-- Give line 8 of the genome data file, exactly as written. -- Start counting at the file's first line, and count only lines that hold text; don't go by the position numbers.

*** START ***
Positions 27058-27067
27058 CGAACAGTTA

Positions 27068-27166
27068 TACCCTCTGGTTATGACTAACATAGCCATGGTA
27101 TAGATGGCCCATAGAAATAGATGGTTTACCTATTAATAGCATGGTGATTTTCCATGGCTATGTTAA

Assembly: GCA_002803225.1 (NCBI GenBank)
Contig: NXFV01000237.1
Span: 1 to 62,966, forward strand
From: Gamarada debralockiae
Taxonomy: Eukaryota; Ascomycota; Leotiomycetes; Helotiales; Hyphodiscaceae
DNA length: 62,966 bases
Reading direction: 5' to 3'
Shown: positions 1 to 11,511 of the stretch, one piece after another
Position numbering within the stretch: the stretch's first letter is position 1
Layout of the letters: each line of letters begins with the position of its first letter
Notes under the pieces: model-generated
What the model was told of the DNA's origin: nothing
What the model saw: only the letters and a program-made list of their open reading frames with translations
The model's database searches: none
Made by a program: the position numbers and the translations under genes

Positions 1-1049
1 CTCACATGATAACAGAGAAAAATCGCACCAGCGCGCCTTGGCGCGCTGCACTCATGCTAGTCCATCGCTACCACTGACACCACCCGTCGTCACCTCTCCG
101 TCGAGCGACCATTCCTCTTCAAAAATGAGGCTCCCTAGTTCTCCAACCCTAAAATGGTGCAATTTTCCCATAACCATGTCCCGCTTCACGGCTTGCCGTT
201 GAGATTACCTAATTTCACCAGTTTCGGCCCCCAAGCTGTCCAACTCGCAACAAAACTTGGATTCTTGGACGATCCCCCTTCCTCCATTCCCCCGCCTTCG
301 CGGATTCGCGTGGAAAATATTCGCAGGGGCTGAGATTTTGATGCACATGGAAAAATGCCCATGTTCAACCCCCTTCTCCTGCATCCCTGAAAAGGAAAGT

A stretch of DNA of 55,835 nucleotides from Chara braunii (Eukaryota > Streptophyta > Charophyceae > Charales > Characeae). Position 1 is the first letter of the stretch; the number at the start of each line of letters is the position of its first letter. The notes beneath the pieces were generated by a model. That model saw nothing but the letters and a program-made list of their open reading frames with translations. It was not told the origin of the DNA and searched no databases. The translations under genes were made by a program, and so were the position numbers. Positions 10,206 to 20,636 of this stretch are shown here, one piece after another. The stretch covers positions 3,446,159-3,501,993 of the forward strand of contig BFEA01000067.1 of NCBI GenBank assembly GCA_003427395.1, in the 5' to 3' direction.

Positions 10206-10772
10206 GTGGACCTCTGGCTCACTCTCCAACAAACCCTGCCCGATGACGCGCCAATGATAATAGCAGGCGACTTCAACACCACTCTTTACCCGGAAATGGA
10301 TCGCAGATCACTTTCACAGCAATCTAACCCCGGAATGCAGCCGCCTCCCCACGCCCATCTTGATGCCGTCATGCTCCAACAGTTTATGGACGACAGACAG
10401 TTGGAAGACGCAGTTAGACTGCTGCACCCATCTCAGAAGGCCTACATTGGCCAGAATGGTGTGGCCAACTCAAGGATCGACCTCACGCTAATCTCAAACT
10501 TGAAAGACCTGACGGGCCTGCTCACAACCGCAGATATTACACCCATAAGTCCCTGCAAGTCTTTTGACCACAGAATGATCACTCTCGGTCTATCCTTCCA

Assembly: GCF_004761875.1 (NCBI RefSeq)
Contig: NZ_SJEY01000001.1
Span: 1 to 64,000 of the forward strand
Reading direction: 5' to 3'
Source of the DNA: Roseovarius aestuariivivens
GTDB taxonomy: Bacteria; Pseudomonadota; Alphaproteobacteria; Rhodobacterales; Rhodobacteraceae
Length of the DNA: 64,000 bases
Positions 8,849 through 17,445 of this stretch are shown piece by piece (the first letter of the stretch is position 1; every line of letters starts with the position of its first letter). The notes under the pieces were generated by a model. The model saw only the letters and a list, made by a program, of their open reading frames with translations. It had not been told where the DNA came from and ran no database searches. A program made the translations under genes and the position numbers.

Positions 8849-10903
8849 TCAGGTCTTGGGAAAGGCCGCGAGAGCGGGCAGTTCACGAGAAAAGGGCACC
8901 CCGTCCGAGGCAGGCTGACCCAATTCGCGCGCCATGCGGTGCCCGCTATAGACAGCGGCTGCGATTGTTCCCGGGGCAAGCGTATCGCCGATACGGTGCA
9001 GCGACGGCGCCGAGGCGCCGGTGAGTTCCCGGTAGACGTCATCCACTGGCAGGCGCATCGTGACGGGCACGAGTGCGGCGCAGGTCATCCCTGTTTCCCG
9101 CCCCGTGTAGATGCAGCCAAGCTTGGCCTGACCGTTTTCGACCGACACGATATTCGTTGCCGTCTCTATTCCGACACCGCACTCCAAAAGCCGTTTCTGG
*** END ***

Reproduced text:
Span: 1 to 62,966, forward strand